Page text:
Back to top

1989 Beneteau Oceanis 350

San Francisco, California

$42,000

Beneteau has become the largest builder of sailboats in the world largely because of their distinctive Euro-style look typified by smoked wrap-around windows and lots of curvy interior shapes, and the 350 is an early example of what all the fuss is about! Built between 1986 and 1993, the design still turns heads today; the boat is also well balanced and seakindly and will make a nice day sailer here on the Bay.

This particular example is lying San Francisco and shows well. Note main sail new in 2021 and used less than five times, low hours clocked on Volvo Penta diesel just serviced by Helmut Marine (who's the local Volvo specialist and very highly regarded), batteries new in April 2024, updated electronics including Raymarine color radar (2020) and wifi chart plotter with everything displayable on an iPad; also note she's competitively priced by a motivated owner.

New listing, full specs up shortly. Vessel shown by appointment please and note that the San Francisco slip is NOT transferable.

 

Basic Boat Info

Make: Beneteau
Model: Oceanis 350
Year: 1989
Condition: New
Category: Sail
Construction: Fiberglass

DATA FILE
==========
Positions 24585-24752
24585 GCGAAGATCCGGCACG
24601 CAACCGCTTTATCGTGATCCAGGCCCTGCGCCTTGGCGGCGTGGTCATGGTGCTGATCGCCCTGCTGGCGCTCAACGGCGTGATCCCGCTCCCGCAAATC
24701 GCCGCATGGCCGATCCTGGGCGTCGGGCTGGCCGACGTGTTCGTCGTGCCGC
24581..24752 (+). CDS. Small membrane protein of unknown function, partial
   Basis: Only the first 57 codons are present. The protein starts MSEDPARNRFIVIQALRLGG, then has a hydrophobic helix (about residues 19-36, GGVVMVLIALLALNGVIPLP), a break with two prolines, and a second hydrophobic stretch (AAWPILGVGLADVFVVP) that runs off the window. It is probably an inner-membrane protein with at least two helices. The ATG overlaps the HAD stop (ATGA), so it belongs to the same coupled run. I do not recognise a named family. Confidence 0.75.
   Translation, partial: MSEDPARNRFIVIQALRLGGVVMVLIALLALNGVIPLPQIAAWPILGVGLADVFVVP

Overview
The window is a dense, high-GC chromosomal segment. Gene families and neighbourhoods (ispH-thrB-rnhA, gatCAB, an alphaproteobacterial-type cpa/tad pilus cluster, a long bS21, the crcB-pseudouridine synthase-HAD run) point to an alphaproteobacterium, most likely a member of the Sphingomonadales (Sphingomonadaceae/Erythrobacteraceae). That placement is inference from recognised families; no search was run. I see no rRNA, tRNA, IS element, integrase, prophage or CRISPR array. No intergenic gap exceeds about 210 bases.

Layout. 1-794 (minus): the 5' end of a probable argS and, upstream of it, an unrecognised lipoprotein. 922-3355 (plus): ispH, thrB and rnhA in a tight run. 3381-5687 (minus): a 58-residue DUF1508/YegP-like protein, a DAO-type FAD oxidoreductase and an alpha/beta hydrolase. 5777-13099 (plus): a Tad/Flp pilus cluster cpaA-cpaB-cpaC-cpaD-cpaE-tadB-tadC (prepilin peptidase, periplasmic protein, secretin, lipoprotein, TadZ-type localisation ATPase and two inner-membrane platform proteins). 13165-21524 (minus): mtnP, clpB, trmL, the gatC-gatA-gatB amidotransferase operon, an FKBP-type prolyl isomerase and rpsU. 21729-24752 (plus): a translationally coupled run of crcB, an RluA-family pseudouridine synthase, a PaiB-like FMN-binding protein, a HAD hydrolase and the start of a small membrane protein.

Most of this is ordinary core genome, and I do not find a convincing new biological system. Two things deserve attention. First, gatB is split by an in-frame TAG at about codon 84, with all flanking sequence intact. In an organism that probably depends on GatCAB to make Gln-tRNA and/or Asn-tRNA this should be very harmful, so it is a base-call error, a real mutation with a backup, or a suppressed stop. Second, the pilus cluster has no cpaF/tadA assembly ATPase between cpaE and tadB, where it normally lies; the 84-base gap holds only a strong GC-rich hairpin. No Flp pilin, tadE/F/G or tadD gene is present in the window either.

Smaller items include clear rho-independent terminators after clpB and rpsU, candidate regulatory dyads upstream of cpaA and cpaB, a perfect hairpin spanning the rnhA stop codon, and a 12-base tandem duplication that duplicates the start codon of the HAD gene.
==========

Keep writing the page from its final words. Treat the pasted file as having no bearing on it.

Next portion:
Boat Hull ID: BEY12031E889
Has Hull ID: Yes
Keel Type: Winged Keel

Dimensions

Length: 34 ft
Length Overall: 33'10 ft
Beam: 11'3 ft
Min Draft: 4'2 ft

Engines / Speed

Engines: 1
  • Make: Volvo
  • Model: 2003
  • Fuel: Diesel
  • Engine Power: 27hp
  • Type: Inboard
  • Propeller Type: 3 BladeBronze
  • Engine Location: Center
  • Drive Type: Direct
  • Year: 1989
  • Engine Hours: 1,309

Tanks

Fuel Tank Capacity: 18 gal
Fuel Tank Material: Stainless Steel
Water Tank Capacity: 82 gal
Water Tank Material: Plastic

Other

Drive Type: Direct
Boat Class: Racers and Cruisers

Contact

Mark Cattell
Marotta Yachts of Sausalito

Office

Marotta Yachts of Sausalito
100 Bay Street
Sausalito, CA, US, 94965
Tel:415-331-6200
Disclaimer
The Company offers the details of this vessel in good faith but cannot guarantee or warrant the accuracy of this information nor warrant the condition of the vessel. A buyer should instruct his agents, or his surveyors, to investigate such details as the buyer desires validated. This vessel is offered subject to prior sale, price change, or withdrawal without notice.


Accommodations and Layout

Big triangle berth forward, step aft to salon with L shaped settee port side, centerline double drop leaf table then straight settee starboard.

Continue aft to L shaped galley port side with nav table and hanging locker starboard, far aft port side is master stateroom then centerline companionway up and head starboard.

Galley and Head

Twin stainless steel circular sinks with hot/cold pressure water, two burner propane stove with oven, ice box. Jabsco electric head.

Electrical

110V AC / 12V DC. Thirty amp shorepower service, three batteries in two banks with parallel switch, TruCharge 20 amp battery charger..

Sails and Rigging